Sardinian: Bonu nadale e prosperu annu nou
Slovak: Veselé vianoce a Štastný nový rok
Spanish: ¡Feliz Navidad y próspero año nuevo!
Swahili: Krismasi Njema / Heri ya krismas -- Heri ya mwaka mpya
Swedish: God jul och gott nytt år
Tahitian: Ia orana no te noere and Ia orana i te matahiti api
Thai: สุขสันต์วันคริสต์มาส และสวัสดีปีใหม่ - (sùk săn wan-krít-mâat láe sà-wàt-dee bpee mài)
Tibetan: ༄༅།།ལོ་གསར་ལ་བཀྲ་ཤིས་བདེ་ལེགས་ཞུ། - (Losar La Tashi Delek - Happy New Year)
Tongan: Kilisimasi fiefia mo ha ta'u fo'ou monū'ia
Ukranian: Веселого Різдва і з Новим Роком
(Veseloho Rizdva i z Novym Rokom)
Xhosa: Siniqwenelela Ikrisimesi Emnandi Nonyaka Omtsha Ozele Iintsikelelo
Yiddish: אַ פֿרײליכע ניטל און אַ גוטער נײַער יאָר - (A freylikhe nitl un a guter nayer yor)
The above list was a sample of a longer list from Omniglot, a site dedicated to languages from around the world. Visit their site for more languages including pronunciations. They also made the following note: Christmas is not universally celebrated and there are a number of different dates for Christmas and New Year depending on which calendar is used. Orthodox Christians who use the Julian calendar, for example in Russia and Serbia, celebrate Christmas on January 7. Another collection of phrases for the holidays can be found here. Also check out this link on Christmas Around the World.
December 25, 2011 in America The Free, Belize, Europe, Fiji, Holidays, Israel, New England, New York, On Africa, On Australia, On China, On Costa Rica, On East Africa, On Fiji, On France, On Germany, On Guatemala, On India, On Italy, On Japan, On People & Life, On South Africa, On Spain, Reflections, San Francisco, South America, Travel, United Kingdom, WBTW | Permalink | Comments (0) | TrackBack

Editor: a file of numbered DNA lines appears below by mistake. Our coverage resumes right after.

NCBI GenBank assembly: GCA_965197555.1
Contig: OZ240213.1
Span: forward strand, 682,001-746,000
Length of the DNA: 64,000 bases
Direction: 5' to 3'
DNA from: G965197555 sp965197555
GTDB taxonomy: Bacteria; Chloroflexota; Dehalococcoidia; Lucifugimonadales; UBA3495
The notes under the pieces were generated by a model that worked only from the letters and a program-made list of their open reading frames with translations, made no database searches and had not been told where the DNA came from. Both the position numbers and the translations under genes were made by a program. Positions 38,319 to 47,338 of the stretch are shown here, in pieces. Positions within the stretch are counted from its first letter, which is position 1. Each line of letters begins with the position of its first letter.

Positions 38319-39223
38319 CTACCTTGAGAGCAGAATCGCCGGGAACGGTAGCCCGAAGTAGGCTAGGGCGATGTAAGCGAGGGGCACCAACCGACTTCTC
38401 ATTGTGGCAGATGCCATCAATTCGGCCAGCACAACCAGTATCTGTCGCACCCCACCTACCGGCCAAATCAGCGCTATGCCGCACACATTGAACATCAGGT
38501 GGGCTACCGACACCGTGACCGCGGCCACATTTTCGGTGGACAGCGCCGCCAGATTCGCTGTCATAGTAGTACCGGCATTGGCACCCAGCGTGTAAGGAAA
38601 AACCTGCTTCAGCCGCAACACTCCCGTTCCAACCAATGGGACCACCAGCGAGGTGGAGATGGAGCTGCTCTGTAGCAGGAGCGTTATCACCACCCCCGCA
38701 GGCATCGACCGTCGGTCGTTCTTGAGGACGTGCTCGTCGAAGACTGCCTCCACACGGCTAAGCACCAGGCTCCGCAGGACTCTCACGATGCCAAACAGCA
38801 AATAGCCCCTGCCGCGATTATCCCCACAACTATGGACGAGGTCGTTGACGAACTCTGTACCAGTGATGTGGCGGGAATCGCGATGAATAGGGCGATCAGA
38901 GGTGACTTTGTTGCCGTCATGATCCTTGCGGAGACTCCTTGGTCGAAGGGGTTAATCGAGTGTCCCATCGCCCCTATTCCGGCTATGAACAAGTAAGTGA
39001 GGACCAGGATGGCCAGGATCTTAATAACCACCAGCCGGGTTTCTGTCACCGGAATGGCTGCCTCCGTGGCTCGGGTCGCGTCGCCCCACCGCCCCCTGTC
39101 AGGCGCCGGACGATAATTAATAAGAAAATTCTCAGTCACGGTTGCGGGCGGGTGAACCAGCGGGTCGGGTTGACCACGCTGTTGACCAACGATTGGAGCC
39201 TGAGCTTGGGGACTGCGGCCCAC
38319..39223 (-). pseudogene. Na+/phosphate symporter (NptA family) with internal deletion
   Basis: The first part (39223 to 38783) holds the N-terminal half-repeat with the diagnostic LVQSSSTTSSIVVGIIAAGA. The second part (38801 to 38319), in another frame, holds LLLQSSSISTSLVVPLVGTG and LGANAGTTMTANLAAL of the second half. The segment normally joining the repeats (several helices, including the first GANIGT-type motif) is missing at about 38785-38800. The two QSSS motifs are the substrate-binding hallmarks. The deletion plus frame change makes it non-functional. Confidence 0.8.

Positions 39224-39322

August 20, 2011
The Connecting Flight, The One Following the Mad Tearing Run…
The flight is delayed and you have to make that connection….or else.
It seems to happen to me more often these days and I’m not sure if that’s the result of airlines having less planes available resulting in fewer connecting flights or the fact that systems are just breaking down.
Certainly, most of the internal systems are antiquated or ridiculously absurd and don’t have a lot of logic.
For example, recently I was on an Air France flight to Paris and had to catch a connection to Budapest. I saw the connection time on the flight itinerary and in “theory” it seemed fine. After all, it was a connecting flight and for some odd reason despite how much I’ve traveled, I thought there’d be one of those “side lanes” where you could transfer to another flight within Europe. You know, arrive at gate C and just walk down a hallway to Gate D and board your plane. Logical right?
The flight was actually on time (ish) however it took awhile to settle at the gate delaying gate arrival by 15’ish minutes. Again, in theory, I didn’t think I’d have a problem making the connection. After all, I was arriving in Gate C and I was departing out of Gate D (Gate D2 that is) from Charles de Gaulle Airport.